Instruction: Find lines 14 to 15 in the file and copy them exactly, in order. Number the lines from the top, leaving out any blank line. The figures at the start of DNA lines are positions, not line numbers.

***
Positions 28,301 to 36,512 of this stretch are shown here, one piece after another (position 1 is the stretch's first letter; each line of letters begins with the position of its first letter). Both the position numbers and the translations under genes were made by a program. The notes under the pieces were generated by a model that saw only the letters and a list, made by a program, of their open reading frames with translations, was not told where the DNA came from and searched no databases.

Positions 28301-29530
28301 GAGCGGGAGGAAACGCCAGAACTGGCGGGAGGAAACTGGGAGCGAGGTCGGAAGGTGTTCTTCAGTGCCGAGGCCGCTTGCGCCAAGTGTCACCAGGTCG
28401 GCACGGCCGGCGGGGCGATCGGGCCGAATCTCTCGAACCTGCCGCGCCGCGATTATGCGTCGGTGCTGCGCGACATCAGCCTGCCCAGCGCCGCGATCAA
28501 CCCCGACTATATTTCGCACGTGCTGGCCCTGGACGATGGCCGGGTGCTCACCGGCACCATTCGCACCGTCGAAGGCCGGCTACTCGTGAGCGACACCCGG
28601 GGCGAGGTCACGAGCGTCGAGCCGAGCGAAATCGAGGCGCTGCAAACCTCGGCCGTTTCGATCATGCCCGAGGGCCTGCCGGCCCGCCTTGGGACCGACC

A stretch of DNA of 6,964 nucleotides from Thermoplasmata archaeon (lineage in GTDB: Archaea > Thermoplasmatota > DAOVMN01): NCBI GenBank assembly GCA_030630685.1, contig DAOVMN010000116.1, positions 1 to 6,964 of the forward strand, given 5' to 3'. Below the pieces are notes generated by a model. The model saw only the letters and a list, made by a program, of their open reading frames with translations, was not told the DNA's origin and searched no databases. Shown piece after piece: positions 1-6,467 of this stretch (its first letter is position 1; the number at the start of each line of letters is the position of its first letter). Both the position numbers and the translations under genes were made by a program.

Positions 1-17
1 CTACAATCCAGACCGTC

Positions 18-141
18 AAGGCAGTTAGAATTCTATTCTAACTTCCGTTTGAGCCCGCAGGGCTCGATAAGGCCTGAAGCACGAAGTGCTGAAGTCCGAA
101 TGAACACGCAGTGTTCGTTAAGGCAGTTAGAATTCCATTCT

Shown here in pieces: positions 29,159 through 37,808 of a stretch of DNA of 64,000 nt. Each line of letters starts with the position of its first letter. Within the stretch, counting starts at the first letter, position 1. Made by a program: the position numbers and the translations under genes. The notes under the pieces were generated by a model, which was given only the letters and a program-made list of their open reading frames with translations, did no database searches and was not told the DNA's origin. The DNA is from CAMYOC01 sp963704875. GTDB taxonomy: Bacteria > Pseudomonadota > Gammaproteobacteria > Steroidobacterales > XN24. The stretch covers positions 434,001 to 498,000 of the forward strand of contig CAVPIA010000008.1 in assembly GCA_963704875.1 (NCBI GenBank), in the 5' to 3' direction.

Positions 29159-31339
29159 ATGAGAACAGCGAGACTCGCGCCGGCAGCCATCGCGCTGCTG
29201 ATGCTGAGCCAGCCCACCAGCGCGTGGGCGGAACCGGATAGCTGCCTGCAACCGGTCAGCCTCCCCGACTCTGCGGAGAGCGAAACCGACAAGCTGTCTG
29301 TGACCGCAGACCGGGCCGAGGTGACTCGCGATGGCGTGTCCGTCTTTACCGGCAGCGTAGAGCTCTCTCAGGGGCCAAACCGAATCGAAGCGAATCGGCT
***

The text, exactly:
Positions 29159-31339
29159 ATGAGAACAGCGAGACTCGCGCCGGCAGCCATCGCGCTGCTG